Now that we’ve had our little fun with the language, let’s get serious about the flaws with this study. The primary deficiency in this experiment has to do with the population studied. I’ve already discussed this aspect of statistics in some detail here [sorry, this post didn’t make it into my Best of… series, but what follows is based on the principles elucidated in that post]. Aside from the relatively low sample size (only 43 are reported as being studied and it would appear that only 41 data points are shown on the graph of Political Orientation versus the EEG metric of neurological activity), the population source is hardly representative of conservatives versus liberals. For one, the participants are college students, a body who, in this day and age, are still quite immature and in the process of being heavily influenced by the liberal ideologies of their professors. This is borne out by the highly skewed nature relative to political orientation, a matter the LA Times gets totally wrong. Of the 41 data points on their graph, 29 are on the liberal side of the spectrum (that’s 71%, or nearly 3/4, for those of you who went to public school), and they do, indeed go all the way to “extremely liberal,” i.e., the farthest value one can attain on this metric (the scale is -5 for extreme liberal to +5 for extreme conservative, with zero as neutral). In contrast, only 8 out of the 41 (21%) rank themselves as conservative, and the highest political orientation score is a 3. It is what may be expected of a population of college students, but the paucity of data on the conservative side calls the conclusion into serious question. In addition, it is a better experimental design for such studies to have matched populations in which other variables such as age and gender are matched in order to remove them as confounding variables in the analysis. This was not done here.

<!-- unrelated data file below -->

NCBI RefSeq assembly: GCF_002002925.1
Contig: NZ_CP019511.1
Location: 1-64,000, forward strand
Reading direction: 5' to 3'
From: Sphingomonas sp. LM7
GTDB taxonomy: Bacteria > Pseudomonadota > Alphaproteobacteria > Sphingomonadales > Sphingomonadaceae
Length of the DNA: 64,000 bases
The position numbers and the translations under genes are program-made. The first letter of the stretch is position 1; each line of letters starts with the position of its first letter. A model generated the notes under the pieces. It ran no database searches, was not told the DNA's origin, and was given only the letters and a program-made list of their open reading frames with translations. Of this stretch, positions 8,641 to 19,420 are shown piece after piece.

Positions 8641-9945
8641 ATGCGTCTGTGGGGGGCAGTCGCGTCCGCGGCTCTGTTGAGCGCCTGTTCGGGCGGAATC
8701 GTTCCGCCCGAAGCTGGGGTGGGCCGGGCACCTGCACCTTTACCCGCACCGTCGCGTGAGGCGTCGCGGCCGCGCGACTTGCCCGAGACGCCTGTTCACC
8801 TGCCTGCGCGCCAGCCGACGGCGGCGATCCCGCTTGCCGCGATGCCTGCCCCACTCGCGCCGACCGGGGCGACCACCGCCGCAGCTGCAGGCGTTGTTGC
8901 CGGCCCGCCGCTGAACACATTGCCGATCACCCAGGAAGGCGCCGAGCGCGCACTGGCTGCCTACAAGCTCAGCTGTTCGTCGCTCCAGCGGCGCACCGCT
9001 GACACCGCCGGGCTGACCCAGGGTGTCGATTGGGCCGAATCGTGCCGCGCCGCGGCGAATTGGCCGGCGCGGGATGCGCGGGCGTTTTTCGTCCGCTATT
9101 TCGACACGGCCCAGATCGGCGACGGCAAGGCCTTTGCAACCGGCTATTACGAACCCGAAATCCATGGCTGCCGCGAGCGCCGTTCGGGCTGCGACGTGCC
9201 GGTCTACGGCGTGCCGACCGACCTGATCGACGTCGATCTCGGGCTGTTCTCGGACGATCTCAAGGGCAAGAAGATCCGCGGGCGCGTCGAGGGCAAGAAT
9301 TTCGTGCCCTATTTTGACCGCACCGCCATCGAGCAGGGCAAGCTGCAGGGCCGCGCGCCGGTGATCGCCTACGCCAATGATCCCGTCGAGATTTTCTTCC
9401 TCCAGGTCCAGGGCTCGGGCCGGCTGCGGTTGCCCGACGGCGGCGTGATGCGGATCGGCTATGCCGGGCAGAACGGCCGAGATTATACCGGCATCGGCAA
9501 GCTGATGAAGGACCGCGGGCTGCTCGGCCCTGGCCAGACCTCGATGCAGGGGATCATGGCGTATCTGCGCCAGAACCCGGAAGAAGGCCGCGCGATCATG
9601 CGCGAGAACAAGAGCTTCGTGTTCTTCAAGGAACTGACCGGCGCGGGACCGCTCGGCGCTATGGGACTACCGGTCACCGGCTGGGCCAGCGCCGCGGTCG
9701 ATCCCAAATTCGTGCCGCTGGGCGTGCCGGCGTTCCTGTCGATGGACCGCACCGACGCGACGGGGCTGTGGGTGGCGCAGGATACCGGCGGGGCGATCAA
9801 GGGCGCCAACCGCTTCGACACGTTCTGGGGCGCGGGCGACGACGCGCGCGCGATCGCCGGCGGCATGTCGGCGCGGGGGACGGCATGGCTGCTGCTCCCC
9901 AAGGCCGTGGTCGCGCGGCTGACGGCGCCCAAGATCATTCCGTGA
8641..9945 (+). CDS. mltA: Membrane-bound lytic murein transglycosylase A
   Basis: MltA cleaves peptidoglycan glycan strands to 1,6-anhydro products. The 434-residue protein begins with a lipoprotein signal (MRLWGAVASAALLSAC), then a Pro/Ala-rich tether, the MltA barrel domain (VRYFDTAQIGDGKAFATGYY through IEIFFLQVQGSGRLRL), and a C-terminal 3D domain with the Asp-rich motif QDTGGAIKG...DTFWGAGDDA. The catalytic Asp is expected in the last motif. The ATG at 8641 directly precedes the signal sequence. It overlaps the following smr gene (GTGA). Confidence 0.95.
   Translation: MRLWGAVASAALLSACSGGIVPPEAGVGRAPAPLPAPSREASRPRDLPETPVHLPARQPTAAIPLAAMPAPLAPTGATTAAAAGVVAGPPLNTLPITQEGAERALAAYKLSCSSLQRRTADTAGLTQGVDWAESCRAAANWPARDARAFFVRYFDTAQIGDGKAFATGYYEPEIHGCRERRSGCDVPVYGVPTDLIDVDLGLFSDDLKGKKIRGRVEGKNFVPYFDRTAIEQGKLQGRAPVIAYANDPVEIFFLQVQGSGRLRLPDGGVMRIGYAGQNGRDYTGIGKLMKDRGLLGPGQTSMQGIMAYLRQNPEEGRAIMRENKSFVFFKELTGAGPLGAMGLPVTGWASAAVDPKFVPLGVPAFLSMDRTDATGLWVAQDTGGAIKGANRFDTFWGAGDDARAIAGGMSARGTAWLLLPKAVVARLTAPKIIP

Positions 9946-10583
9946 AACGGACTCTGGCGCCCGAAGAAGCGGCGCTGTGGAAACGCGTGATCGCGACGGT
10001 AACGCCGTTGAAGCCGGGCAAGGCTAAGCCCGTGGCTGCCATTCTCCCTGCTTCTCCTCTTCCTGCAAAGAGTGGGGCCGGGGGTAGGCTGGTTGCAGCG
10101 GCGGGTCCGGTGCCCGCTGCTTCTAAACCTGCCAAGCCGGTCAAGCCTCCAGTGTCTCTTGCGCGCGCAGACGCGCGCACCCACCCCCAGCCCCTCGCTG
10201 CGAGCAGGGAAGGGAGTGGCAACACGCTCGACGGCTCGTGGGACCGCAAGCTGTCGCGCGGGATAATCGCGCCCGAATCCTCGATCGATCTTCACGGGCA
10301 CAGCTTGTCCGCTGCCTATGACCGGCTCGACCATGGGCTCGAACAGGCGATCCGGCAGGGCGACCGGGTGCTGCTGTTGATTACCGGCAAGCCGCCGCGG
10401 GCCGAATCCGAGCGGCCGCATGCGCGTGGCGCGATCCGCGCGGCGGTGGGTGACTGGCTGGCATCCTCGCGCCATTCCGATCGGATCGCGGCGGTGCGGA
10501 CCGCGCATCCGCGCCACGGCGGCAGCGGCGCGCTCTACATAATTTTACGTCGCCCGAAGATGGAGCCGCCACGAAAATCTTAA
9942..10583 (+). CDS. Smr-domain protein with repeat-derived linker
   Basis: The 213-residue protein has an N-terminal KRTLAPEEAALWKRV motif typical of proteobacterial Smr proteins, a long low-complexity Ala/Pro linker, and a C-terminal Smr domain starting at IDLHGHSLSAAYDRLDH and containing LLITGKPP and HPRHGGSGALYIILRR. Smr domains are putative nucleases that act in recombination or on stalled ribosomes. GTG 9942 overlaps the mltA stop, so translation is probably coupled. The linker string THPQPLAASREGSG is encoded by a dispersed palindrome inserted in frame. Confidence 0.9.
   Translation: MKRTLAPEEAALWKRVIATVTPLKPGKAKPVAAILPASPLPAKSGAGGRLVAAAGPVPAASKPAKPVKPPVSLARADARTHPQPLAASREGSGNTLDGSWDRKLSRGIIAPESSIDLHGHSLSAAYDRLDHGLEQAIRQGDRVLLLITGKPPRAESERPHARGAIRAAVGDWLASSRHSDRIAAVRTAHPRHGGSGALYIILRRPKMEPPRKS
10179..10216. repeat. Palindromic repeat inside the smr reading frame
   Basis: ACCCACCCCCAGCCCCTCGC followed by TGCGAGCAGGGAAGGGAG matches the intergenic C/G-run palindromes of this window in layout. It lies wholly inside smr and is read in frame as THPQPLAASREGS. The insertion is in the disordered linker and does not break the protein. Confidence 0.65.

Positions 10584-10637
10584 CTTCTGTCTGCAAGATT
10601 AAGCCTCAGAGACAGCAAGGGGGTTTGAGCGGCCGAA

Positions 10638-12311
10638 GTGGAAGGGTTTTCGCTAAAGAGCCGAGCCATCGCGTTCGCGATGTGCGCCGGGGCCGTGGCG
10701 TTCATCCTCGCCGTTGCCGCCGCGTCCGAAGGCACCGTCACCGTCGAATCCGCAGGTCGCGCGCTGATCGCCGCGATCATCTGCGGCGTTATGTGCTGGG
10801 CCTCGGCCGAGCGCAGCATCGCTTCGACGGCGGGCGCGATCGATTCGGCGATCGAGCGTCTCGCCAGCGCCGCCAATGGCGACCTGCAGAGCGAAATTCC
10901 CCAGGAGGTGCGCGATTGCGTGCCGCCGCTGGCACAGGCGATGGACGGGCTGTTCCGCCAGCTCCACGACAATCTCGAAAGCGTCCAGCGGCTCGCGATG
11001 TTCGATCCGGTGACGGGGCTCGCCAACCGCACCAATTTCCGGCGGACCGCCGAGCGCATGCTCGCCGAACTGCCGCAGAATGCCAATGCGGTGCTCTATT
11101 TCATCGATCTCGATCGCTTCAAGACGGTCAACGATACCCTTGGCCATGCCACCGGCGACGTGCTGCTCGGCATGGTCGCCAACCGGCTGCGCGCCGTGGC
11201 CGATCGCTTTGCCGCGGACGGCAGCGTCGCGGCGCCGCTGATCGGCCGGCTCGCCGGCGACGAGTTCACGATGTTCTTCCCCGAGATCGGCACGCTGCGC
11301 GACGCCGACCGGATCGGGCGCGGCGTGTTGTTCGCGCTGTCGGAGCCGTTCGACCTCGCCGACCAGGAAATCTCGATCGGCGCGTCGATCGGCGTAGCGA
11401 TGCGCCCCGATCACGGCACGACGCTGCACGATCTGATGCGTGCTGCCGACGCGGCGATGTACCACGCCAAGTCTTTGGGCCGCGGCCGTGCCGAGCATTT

Furthermore, and this is getting rather technical, it appears that the political orientation metric is what is known as a categorical variable rather than a continuous variable. If this is so, the type of correlation analysis done is inappropriate and statistically invalid.